Meeting virtually helps businesses accomplish certain tasks more efficiently without squeezing the budget. Virtual meetings can also enhance face-to-face communication. When we reserve the “less important” topics for video calls, we can make better use of time when we do have the chance to meet in person. Discussing project scope, timelines, or team roles, for example, can all be done online and then expanded upon during a face-to-face session.

When we plan a virtual meeting, we plan a succinct agenda send any materials ahead of time that may be relevant for our call. The Harvard Business Review has an excellent list of tips for making the most of virtual meetings.

So really it’s not an either/or question. Knowing when and how to use virtual communication helps to strengthen and enhance business relationships in new and exciting ways. What are some of your tips for balancing face-to-face and virtual communication?

By the way, we’re still waiting for someone to invent the “morning mask” for early-a.m. video call.

IdeaLearning Group Case Study: Northwest Community Credit Union

Northwest Community Credit Union was founded in 1949 and remains a member-owned, not-for-profit organization with branches throughout Oregon. Nearly everyone who lives or works in the state is eligible for membership and can benefit from a full range of financial products and services.

Northwest Community is a great example of IdeaLearning Group’s success in embedding ourselves in our clients’ workplace in order to produce the most effective, results-driven experiences for our clients and their learners. Since we began working with Northwest Community Credit Union in February 2012, IdeaLearning Group has managed a wide range of projects, including training courses focused on new employee orientation, software training, and management development. In just a short while, our team has become an integral part of the extended Northwest Community family.

And because we’ve spent time really getting to know the NW Community culture, values, and mission, we consistently make valuable recommendations to train staff members as they transform and roll out their new business model and supporting programs.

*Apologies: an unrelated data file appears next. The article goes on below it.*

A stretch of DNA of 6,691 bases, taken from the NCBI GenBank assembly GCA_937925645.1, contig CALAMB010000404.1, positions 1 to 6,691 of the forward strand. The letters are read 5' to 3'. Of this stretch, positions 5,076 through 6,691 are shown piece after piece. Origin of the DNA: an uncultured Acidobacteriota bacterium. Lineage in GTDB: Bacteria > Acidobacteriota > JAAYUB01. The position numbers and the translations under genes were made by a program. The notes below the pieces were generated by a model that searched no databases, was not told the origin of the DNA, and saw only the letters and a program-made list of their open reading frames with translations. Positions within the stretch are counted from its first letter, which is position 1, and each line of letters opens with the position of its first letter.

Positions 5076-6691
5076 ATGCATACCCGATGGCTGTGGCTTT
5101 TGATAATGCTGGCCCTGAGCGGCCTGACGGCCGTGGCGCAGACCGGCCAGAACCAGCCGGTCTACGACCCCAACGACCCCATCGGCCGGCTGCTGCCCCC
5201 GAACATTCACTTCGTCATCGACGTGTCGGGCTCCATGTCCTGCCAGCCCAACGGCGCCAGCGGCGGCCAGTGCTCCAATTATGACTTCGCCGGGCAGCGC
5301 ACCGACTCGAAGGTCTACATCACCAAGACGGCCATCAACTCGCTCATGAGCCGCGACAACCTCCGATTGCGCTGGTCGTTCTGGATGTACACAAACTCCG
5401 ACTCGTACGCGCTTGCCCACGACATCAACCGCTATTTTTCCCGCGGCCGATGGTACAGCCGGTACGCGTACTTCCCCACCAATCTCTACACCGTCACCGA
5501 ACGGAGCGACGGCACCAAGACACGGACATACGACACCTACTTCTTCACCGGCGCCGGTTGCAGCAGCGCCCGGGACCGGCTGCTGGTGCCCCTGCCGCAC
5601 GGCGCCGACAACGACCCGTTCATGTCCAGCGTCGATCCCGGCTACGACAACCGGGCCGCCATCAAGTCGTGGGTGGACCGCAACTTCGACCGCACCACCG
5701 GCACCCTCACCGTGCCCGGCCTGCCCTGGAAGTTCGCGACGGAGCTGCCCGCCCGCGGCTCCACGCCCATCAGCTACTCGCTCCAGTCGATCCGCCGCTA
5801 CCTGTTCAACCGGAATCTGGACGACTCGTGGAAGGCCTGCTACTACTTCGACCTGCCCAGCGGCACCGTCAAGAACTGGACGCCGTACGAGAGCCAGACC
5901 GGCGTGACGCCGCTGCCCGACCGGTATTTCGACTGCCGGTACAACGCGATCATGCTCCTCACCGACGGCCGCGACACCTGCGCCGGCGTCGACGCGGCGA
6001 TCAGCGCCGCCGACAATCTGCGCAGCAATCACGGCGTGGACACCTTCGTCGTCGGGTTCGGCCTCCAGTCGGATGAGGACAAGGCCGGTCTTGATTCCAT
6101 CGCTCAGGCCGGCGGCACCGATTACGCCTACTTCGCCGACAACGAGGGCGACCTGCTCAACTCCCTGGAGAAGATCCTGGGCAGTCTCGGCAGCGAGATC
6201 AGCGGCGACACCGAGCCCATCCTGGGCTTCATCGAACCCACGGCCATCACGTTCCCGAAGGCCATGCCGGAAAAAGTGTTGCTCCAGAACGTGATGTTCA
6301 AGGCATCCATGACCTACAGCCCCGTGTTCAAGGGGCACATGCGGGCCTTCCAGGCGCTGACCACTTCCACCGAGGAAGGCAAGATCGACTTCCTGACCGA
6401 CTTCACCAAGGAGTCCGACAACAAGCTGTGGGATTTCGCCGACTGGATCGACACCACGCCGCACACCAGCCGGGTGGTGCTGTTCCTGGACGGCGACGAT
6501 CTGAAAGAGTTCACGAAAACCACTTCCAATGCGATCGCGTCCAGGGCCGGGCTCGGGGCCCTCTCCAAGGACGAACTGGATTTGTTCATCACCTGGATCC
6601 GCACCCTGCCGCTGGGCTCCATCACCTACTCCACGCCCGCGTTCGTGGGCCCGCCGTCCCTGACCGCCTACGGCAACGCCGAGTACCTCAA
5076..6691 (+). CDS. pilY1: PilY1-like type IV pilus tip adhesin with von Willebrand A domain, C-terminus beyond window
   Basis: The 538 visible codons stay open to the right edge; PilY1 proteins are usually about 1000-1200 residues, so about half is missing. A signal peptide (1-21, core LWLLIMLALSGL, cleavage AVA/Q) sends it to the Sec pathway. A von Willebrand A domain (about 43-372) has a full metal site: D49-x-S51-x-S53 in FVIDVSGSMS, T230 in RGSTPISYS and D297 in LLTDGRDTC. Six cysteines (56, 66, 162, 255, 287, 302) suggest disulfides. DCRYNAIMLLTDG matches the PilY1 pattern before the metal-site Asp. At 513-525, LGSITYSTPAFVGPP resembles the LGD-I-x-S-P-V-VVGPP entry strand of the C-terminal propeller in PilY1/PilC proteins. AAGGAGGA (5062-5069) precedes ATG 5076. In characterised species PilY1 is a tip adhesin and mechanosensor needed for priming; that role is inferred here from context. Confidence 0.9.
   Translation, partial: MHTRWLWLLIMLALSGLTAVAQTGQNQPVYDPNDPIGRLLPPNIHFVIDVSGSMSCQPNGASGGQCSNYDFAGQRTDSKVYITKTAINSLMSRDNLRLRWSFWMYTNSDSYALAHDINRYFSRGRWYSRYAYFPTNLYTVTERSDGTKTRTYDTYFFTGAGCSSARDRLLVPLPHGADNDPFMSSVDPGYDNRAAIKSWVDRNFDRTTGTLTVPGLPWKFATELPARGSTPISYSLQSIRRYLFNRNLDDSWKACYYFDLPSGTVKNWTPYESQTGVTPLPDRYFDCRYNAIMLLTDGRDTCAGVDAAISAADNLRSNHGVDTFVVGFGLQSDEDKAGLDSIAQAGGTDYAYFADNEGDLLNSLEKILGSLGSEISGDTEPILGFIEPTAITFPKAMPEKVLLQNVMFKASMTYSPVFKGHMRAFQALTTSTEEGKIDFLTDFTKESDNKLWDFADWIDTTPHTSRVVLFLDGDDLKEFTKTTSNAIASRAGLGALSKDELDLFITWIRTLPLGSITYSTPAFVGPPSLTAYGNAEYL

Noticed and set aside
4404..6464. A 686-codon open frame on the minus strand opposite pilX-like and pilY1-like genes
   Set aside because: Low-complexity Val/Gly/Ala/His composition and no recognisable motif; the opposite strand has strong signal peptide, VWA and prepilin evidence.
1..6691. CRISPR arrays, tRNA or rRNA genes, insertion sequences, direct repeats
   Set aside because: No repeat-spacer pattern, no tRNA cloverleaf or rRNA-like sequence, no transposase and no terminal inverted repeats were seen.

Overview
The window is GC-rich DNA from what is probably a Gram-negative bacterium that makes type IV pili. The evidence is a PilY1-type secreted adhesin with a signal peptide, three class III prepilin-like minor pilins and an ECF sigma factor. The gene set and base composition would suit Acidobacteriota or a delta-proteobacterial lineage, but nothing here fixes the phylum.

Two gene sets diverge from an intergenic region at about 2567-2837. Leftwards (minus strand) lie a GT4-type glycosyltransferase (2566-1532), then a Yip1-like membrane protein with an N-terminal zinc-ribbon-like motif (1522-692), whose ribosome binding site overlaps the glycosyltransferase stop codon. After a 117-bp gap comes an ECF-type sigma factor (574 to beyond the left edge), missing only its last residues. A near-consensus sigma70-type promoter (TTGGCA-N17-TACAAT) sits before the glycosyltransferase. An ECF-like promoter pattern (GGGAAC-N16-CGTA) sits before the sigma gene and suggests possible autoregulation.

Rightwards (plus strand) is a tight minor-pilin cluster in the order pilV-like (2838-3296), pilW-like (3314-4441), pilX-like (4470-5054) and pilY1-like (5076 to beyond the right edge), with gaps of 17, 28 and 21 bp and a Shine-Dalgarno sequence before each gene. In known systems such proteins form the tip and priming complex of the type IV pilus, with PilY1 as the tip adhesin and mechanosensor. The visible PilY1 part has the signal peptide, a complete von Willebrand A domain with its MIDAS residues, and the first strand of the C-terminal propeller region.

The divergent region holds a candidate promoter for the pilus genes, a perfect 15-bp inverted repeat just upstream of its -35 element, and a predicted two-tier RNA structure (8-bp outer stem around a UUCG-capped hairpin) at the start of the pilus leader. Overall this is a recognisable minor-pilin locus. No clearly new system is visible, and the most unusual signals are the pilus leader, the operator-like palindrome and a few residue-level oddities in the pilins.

LoansPQ Training

Northwest Community Credit Union needed database training for the new LoansPQ system, which is a web-based consumer loan management application that allows effective cross-sell of loan products to consumers. The purpose of the training was to introduce the concept of computer-generated loans and to provide practice using the new loan system. The training program included two-hour webinar sessions with supporting materials. The timeline was aggressive—six weeks from concept to completion—and IdeaLearning Group partnered very closely with Northwest Community to ensure content integrity and a smooth roll-out.

The program manager for Northwest Community Credit Union reports great success with the program.

“The results have been phenomenal,” he said. “We initially set up a ‘war room’ to prepare for what we assumed would be a flood of support calls as our staff went live with the new system. But it was almost a non-event! We answered fewer than 20 calls a day, although we were prepared with four full-time help desk staff members. The training and the supporting materials provided were a key component to the success of our launch. We hit this one out of the park!”

eXperience Culture Training

Northwest Community Credit Union needed to roll out a new training program designed to empower employees to deliver consistently delightful experiences to members, have better conversations more often among branch staff and managers, and improve the effectiveness of their decisions. The training also focused on demystifying the complexity of bank regulation that is added to the industry—layer after layer, year after year—so that staff members can help customers feel more comfortable with the risk and regulation inherent in banking.

The training program involved a series of sessions with managers and assistant managers, who participated in the training and shared it with their staff members. The program manager describes the overwhelming success of the program.

NEW BUSINESS Contact us with business inquiries or to discuss your project needs and vision.
CAREERS We always enjoy connecting with talented professionals in the learning and development field.
CONNECT 503.208.3256
LOCATION 2701 NW Vaughn St #103
Portland, OR 97210